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It's Not Just Help. . .

So How Does It Work?

HTML Topics & Templates
Project File (.hhp)

Contents File (.hhc)

Merging Modular Files

Accelerating Links

Distribution & Installation

HTML Help Resources on the Web

Making It Happen:
Distribution & Installation

Even after the Help author has completely finished the HTML Help system itself, there are a few elements that must be in place on the usersí systems. While Microsoft Windows automatically includes the components required to display Windows Help, Windows versions prior to 2000 require a few additional components before they can display HTML Help.

First, users must have Internet Explorer 3.02 or higher installed on their system. IE 3.x and above supplies shdocvw.dll, which works with HTML Help components to display the topics in their windows. If the HTML Help system uses DHTML, users need IE 4.x or higher to access the dynamic content. Internet Explorer need not be the default browser on their system; in fact, they need never use IE itself as a Web browser but only have its components available for the HTML Help Viewer.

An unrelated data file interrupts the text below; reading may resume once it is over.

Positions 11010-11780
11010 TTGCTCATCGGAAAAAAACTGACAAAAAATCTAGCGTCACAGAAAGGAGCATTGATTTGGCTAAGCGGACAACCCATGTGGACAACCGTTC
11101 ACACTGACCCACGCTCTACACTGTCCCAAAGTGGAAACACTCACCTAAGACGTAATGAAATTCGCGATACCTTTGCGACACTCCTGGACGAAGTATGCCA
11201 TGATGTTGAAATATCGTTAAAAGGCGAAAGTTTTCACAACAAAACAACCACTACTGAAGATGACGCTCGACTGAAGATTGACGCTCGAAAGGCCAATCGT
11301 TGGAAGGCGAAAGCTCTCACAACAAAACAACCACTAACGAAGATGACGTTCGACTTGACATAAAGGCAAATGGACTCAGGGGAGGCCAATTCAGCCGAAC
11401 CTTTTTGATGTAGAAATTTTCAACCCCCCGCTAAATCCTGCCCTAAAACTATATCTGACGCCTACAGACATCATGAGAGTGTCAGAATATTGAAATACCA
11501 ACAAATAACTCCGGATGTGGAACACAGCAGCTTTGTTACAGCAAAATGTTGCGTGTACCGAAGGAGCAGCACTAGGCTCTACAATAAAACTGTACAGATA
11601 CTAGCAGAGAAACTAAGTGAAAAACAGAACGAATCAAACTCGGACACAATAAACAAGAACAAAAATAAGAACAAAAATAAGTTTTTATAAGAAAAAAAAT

Second, in addition to Internet Explorer, these users must have four core HTML Help-specific files installed and registered (plus files for language support, if necessary). The HTML Help-specific files include an executable program as well as the ActiveX control that the executable calls to open the .chm and provide navigational facilities. Two additional dynamic link libraries (DLLs) provide the functionality required for the compiled HTML Help format and for search capabilities.

These issues do not arise on Windows 2000 systems, where the operating system installation includes the core IE components and the required HTML Help elements in support of their own internal help systems. (Windows 2000ís method of automatically installing Internet Explorer and HTML Help 1.3x brings up a new set of challenges, as described at the end of this chapter)